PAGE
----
{{CompPsy} Richard D. Ryder (born 1940) is a British psychologist who, after performing psychology experiments on animals, began to speak out against the practice, and became one of the pioneers of the modern animal liberation movement. He was Mellon Professor at Tulane University, New Orleans, and is the author of Painism: A Modern Morality and Putting Morality Back into Politics, due to be published in 2006.

A former chairman of the Royal Society for the Prevention of Cruelty to Animals council, and a past president of Britain's Liberal Democrat Animal Protection Group, he is parliamentary consultant to the Political Animal Lobby as of April 2004.

Ryder was a contributor to the influential Animals, Men and Morals: An Inquiry into the Maltreatment of Non-humans (1972) edited by Roslind and Stanley Godlovitch and John Harris. It was in a review of this book for the New York Review of Books that Peter Singer, now Ira W. DeCamp Professor of Bioethics at Princeton University, put forward the basic arguments, based on utilitarianism, that in 1975 became Animal Liberation, the book often referred to as the "bible" of the animal rights movement.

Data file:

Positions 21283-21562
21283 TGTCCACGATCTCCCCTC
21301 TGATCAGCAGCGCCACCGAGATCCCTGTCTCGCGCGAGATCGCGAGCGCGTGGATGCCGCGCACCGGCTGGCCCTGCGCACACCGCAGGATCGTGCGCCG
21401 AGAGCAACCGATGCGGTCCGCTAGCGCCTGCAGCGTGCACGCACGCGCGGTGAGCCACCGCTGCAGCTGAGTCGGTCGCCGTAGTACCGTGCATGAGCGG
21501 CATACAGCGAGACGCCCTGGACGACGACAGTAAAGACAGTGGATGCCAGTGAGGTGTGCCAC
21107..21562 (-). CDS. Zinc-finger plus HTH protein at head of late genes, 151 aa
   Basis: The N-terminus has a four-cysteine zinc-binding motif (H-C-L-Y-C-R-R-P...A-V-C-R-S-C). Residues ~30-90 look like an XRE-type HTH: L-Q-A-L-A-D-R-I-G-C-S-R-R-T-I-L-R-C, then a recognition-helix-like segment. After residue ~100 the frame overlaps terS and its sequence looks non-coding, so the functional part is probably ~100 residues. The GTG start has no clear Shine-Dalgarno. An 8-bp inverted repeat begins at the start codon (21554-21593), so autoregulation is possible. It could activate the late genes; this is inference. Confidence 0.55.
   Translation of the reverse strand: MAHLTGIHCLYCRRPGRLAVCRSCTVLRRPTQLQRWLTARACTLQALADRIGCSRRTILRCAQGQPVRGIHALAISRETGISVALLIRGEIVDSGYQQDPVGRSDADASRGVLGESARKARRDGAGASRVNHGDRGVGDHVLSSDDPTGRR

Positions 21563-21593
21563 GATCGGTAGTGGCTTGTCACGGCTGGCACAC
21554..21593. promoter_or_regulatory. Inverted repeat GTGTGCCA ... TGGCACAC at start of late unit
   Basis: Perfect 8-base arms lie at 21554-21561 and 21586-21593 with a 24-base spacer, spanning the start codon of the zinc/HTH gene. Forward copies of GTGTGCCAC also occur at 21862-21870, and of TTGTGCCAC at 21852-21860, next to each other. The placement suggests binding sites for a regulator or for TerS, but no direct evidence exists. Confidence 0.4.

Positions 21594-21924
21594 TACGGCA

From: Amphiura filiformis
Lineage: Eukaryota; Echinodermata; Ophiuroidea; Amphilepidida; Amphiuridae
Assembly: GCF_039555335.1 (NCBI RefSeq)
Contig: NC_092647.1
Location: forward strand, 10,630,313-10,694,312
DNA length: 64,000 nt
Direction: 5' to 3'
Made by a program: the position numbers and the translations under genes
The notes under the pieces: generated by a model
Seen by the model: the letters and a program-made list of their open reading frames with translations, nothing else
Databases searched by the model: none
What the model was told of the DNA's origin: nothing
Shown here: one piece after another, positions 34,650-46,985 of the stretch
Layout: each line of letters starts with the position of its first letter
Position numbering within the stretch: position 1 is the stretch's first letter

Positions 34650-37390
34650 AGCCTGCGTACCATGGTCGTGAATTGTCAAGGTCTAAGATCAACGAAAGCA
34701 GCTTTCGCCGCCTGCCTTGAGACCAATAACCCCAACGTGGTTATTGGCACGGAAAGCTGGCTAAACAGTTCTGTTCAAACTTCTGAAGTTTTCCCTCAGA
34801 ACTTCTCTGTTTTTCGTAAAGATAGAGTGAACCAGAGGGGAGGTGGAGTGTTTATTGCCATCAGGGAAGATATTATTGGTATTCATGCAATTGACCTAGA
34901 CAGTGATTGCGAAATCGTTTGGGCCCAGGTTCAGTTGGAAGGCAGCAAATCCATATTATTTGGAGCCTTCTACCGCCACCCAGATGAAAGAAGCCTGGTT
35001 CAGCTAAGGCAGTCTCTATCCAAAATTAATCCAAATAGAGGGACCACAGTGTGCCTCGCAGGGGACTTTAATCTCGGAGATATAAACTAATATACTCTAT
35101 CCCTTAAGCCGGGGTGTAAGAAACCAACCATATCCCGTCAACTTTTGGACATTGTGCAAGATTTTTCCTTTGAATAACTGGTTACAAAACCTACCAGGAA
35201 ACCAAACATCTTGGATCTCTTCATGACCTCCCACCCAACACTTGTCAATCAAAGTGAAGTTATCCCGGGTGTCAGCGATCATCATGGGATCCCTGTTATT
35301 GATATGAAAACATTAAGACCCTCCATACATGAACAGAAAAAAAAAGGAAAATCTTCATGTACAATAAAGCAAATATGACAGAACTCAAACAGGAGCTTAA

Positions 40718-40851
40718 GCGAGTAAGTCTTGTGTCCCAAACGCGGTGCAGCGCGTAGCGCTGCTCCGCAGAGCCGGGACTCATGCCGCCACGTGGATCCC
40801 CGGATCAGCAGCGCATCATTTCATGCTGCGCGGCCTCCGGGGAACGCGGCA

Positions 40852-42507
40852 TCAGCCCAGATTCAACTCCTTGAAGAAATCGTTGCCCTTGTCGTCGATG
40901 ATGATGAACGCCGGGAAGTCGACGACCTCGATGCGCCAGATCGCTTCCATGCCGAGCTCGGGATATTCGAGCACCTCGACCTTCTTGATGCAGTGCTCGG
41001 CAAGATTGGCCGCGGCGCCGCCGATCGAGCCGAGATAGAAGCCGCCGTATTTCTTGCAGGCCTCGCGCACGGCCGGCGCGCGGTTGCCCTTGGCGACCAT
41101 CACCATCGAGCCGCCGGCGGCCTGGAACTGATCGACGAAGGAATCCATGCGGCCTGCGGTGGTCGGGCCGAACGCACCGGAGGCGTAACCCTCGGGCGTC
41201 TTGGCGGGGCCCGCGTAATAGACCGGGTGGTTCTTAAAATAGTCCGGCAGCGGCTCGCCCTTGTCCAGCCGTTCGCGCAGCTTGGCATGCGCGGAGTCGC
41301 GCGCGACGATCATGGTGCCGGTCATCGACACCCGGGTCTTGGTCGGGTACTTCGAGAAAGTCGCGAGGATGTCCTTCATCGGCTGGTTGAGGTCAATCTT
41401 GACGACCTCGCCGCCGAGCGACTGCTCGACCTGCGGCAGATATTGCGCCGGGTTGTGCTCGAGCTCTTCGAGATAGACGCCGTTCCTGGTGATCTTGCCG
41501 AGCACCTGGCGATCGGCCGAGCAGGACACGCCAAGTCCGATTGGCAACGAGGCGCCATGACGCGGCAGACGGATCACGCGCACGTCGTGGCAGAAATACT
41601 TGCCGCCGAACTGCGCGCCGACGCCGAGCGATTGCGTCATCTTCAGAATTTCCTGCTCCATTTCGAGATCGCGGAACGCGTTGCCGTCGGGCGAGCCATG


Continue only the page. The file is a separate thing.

Speciesism and painismEdit

Ryder coined the term speciesism in 1970 while lying in the bath, [1] and first used it in a privately-printed leaflet published in Oxford that same year.

He calls his current position on the moral status of non-human animals painism, arguing that all beings who feel pain deserve rights. Painism can be seen as a third way between Peter Singer's utilitarian position and Tom Regan's deontological rights view. It combines the utilitarian view that moral status comes from the ability to feel pain with the rights view prohibition on using others as a means to our ends. [How to reference and link to summary or text]

He has criticized Regan’s criterion for inherent worth, arguing that all beings who feel pain have inherent value. He has also criticized the utilitarian idea that exploitation of others can be justified if there is an overall gain in pleasure, arguing that: "One of the problems with the utilitarian view is that, for example, the sufferings of a gang-rape victim can be justified if the rape gives a greater sum total of pleasure to the rapists." [How to reference and link to summary or text]

See alsoEdit


he:ריצ'רד ריידר
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